Animal-assisted interventions in mainstream schools: What works?

Brelsford, Victoria Lisa (2019) Animal-assisted interventions in mainstream schools: What works? PhD thesis, University of Lincoln.

Animal-assisted interventions in mainstream schools: What works?
Brelsford, Victoria - PhD - Psychology.pdf - Whole Document

Item Type:Thesis (PhD)
Item Status:Live Archive


The inclusion of animals within the educational environment has increased in popularity in recent years, with many positive aspects being credited to the practice (Gee, Fine, McCardle, 2017; Fine, 2015). Whilst the value of animal-assisted interventions (AAI) has been reported for both psychological and physiological health of humans (for overviews and systematic reviews, e.g. Brelsford, Meints, Gee & Pfeffer, 2017; Gee, Fine & McCardle, 2017; Hall, Gee & Mills, 2016; Gee, Fine & Schuck 2015; Meaujean, Pepping & Kendall. 2015; Kamioka et al., 2014; O’Haire, 2013a), little is known about what effect AAI is having on school children as the practice is not routinely, nor systematically, studied or subjected to on-going external scrutiny (Gee, Fine & Schuck, 2017). Importantly, there is also a lack of rigorous research carried out into the effects of animal-assisted interventions which specifically focus on children’s learning, development and personal wellbeing over time (Brelsford, et al., 2017; O’Haire, 2013b).

In order to achieve optimal outcomes for children, schools need to ensure interventions are effective. Additionally, such interventions require the attendance of live animals within educational settings, whose welfare needs must equally be upheld; it is therefore vital that animal-assisted interventions are assessed rigorously within the educational environment to ensure best outcomes for all (Brelsford, et al., 2017).

To address this issue, this research project comprises a longitudinal, randomised-controlled study carried out within mainstream schools in Lincolnshire, UK. Children were assigned to either a dog intervention, relaxation intervention or no treatment control condition. Intervention sessions were carried out for 20-minutes, twice per week, over 4- consecutive weeks. In order to assess cost efficiencies for schools, and the potential for less contact time for dogs, intervention-sessions were carried out as either one-to-one or group scenarios.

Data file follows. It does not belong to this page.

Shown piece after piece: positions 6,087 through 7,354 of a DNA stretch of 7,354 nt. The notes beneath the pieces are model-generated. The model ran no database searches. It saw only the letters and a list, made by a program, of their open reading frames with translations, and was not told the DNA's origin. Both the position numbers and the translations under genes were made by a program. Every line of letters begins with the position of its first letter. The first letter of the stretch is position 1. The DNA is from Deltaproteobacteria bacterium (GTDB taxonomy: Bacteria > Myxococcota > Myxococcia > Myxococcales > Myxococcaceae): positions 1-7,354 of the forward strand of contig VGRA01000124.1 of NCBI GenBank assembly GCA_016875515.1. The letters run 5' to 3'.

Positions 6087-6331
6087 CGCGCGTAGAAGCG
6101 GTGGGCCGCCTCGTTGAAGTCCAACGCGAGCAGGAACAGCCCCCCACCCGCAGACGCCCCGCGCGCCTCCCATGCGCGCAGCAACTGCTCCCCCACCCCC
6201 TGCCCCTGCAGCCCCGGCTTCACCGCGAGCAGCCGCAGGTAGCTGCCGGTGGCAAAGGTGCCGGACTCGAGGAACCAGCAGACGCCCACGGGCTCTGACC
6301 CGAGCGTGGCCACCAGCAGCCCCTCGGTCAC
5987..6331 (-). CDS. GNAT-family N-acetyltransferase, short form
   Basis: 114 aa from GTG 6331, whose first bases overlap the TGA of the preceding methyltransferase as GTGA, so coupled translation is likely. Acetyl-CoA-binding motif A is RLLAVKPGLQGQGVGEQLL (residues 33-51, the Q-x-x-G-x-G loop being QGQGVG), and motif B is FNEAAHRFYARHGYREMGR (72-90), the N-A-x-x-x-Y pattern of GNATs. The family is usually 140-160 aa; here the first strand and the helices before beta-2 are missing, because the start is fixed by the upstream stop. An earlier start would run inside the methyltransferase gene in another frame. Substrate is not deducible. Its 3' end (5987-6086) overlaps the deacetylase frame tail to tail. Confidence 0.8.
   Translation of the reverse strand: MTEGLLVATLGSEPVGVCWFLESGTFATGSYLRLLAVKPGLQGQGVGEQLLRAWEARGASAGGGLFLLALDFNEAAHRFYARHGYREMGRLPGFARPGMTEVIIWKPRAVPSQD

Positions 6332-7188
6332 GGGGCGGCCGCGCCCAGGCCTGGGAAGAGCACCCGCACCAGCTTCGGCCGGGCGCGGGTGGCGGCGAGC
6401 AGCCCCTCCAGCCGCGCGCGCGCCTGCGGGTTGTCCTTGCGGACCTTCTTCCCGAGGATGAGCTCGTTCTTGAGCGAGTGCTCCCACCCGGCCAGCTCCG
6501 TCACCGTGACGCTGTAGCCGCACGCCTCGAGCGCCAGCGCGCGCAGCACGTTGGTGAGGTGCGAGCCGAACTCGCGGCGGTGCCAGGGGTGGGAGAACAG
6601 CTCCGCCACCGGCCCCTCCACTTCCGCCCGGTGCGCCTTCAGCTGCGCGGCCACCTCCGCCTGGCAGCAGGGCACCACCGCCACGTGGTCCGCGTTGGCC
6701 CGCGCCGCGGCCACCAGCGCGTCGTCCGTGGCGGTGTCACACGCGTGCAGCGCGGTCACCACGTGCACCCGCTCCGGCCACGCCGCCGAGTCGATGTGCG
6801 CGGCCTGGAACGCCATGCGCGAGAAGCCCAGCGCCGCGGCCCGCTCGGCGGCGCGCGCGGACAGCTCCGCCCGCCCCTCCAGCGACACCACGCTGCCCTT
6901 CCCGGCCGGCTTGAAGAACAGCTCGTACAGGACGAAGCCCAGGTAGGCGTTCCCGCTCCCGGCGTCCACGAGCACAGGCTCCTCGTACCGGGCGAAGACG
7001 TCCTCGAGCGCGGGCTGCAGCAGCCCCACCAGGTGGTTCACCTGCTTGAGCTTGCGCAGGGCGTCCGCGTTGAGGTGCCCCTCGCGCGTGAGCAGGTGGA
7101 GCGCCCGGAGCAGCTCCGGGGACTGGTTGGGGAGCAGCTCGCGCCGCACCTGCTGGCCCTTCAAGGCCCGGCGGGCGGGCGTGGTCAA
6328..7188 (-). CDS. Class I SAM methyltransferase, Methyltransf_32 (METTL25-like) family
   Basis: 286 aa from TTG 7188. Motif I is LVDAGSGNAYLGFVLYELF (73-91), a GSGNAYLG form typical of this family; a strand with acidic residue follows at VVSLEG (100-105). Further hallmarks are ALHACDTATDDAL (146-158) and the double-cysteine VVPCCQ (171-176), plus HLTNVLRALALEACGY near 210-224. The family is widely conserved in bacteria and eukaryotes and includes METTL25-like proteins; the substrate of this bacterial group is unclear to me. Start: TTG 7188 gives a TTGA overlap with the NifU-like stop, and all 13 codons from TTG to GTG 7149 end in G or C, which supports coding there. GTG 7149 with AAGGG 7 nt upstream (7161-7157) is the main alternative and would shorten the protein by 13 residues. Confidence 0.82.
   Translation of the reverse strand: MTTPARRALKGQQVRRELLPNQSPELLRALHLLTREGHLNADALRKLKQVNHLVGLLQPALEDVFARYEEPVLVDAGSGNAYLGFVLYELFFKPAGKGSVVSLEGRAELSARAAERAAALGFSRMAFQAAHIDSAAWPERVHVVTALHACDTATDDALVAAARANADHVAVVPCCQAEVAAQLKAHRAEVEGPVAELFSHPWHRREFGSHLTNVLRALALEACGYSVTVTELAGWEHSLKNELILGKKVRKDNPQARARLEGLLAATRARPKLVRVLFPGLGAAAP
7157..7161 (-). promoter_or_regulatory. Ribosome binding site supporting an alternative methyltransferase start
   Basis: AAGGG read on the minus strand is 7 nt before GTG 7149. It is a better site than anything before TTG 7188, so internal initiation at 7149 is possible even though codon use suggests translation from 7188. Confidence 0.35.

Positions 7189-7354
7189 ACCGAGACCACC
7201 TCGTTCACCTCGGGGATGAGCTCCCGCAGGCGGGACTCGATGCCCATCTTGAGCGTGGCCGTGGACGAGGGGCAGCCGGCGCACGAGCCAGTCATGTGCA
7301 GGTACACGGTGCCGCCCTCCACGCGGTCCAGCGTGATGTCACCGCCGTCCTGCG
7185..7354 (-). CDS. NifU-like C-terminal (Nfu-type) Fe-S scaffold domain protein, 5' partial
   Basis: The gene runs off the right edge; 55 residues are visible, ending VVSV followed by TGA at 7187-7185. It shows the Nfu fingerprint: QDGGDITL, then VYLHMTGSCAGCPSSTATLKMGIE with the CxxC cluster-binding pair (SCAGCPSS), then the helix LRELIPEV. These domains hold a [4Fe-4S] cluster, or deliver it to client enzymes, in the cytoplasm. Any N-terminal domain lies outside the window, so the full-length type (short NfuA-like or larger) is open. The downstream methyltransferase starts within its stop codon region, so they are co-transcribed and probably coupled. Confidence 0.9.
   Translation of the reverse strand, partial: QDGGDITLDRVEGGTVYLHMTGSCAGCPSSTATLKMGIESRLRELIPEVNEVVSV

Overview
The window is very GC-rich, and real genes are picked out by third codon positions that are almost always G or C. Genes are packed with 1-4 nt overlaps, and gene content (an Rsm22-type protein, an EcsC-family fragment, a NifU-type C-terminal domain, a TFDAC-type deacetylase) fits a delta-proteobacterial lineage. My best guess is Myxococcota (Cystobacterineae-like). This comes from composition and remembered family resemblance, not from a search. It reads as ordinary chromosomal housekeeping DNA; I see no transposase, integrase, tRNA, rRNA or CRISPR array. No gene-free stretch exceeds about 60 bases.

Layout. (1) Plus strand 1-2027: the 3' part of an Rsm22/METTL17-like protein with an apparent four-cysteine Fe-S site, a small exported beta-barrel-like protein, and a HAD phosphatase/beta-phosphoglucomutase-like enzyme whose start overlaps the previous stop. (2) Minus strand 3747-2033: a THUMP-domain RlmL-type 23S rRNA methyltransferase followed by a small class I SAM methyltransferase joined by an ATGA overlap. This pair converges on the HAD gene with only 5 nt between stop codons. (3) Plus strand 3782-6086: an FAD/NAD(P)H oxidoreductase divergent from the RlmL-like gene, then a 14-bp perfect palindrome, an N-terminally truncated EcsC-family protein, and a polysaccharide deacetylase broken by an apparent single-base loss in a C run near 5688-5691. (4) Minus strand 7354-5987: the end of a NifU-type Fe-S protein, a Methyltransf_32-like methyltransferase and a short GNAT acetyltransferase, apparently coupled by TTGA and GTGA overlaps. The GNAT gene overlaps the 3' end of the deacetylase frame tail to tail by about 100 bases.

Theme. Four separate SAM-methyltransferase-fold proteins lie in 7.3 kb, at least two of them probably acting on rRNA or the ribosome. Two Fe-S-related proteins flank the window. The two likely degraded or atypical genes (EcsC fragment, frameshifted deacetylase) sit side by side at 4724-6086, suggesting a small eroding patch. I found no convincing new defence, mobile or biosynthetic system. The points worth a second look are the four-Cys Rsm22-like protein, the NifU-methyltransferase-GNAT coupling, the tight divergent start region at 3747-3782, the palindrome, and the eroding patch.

Baseline measures of children’s cognitive, socio-emotional, physiological and behavioural functioning were completed through standardised tests and experimental tasks before and after interventions. These were repeated after 4 weeks of intervention, and again after 6-weeks, 6-months and 1-year. Standardised measures collected included socioemotional measures of empathising/systemising, self-esteem and anxiety, cognitive measures of language (sentence comprehension & syntactic formulation) and cognition (non-verbal reasoning & spatial ability). Experimental tasks of categorisation, maths and a Stroop task were also employed. Physiological measures of baseline salivary cortisol were collected before and after intervention, and acute cortisol was measured by collecting cortisol before and after the first, the fourth and the last intervention session. Questionnaire data on children’s behaviour at home, their sleep efficiency, family information, and pet-ownership details were collected through parent-questionnaires. Teachers also completed a classroom behaviour questionnaire for each child before and after intervention.